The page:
FAO hosts panel discussion on “One Billion Hungry: Can we Feed the World?”
Sir Gordon Conway’s book serves as a springboard for debate on eradicating hunger and malnutrition for the world’s growing numbers – in a sustainable way
27 February 2013, Rome – Sir Gordon Conway presented his recently published book, One Billion Hungry: Can we feed the world?, today at FAO headquarters, during a seminar focusing on the urgent need to sustainably increase agricultural production to feed and nourish a growing world population confronted especially by the challenge of a warming climate.
The presentation was followed by a panel discussion with participation of the heads of the United Nations’ three food agencies based in Rome: FAO Director-General José Graziano da Silva, IFAD President, Kanayo F. Nwanze, and WFP Executive Director Ertharin Cousin.
Citing FAO data, Conway noted that to meet the food needs of one third more people – 9 billion – by 2050, food production will have to increase by 60 percent.
However, Conway maintained, in developing countries that increase will have to be even higher. In some cases, he said, that production could even have to double in areas where smallholder farming will be feeding the world’s poorest.
In addition to the endemic problem of hunger, Conway said that “the really shocking statistic is there are 180 million children who are under height for their age, who grow up stunted, may become blind, may die. We should be ashamed of that statistic,” Conway said.
“The answer lies in sustainable agriculture, in which the productivity is high, the stability is high, the resilience is high, and the equity is high – in other words, the sharing of the products is also high.
In this, Conway noted, he had also borrowed from FAO’s principles of Save and Grow.
To achieve all of those, Conway said, four things are needed: innovation, markets, people and political leadership.
FAO’s Graziano da Silva commented afterward with optimism that these are all possible, but only so long as certain conditions are met, including: applying the principles of Save and Grow; placing smallholder agriculture at the centre of the global effort; putting in place a more effective global system for governance regarding food security; bringing farmers together in partnerships with cooperatives, the public and private sector; and linking hunger eradication with poverty eradication.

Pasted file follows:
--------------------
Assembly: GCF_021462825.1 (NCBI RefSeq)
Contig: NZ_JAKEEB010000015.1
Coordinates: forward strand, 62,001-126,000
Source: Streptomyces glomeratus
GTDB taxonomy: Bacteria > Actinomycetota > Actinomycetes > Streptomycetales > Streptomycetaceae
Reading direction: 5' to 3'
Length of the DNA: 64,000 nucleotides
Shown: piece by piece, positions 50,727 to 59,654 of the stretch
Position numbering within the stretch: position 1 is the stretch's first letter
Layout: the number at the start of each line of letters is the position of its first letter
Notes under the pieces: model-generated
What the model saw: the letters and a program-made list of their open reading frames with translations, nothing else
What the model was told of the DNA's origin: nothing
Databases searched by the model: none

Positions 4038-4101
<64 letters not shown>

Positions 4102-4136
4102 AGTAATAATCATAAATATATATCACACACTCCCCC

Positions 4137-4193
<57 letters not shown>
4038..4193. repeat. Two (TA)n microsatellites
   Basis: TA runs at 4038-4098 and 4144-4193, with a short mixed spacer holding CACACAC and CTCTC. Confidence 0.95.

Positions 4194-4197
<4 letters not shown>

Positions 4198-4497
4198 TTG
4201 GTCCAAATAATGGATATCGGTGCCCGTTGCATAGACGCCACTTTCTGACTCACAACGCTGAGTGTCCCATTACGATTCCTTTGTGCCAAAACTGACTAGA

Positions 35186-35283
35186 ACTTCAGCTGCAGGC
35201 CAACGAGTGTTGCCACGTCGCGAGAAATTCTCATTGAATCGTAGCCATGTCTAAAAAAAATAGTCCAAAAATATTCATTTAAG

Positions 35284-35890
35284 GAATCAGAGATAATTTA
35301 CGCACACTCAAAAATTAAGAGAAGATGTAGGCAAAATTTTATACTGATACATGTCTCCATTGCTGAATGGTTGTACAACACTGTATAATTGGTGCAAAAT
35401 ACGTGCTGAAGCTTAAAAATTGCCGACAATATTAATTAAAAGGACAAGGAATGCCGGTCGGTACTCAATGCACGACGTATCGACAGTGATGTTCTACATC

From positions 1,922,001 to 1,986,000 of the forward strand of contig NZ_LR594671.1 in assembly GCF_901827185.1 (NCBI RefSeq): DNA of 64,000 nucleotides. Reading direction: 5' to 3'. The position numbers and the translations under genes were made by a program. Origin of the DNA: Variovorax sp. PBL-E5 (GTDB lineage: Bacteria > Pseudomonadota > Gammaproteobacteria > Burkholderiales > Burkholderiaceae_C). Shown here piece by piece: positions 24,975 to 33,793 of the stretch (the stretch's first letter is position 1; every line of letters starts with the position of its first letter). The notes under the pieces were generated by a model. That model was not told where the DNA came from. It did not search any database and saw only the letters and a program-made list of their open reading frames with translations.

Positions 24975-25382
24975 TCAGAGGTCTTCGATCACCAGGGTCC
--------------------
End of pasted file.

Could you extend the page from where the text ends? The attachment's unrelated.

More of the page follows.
“Nowadays people don’t eat not because there isn’t any food available. We produce enough food for all. We throw out a third of the food we produce. We have hunger because people cannot buy the food or produce it themselves,” Graziano da Silva said.
He noted that the elimination of hunger had to be a political decision, on the part of the whole of society, in order to relegate hunger to the past. It isn’t the responsibility of a government, or an NGO, or an organization alone. It must be done as a community.
IFAD’s President Nwanze said, “Above all, I was glad to see Sir Gordon acknowledge that farmers in developing countries are ‘skilled and knowledgeable and often highly innovative.’
“I have seen the ability of poor rural people to transform their farms, their lives, and their communities,” Nwanze continued, adding that “feeding the future will depend on sustainable development that respects and responds to local conditions, whether environmental or cultural, so that the land is not diminished nor the resource base depleted.”
The Executive Director of WFP thanked Conway for his contribution in the fight against hunger – one that also gives hope. “There is a recognition of a way forward that does not suggest any one way forward to eradicate hunger,” Cousin said.
“It will take everything from trade laws, to seeds in the ground, to how we deal with gender and innovation. So there is significant work that needs to be done simultaneously so that we can eradicate hunger.”
She like her fellow panellists agreed that doing so would however need to be “an all-in opportunity” to eradicate hunger as a community.
Sir Gordon Conway is Professor of International Development and head of the Agriculture for Impact programme, which advocates for more European government support for agricultural development in sub-Saharan Africa at Imperial College London.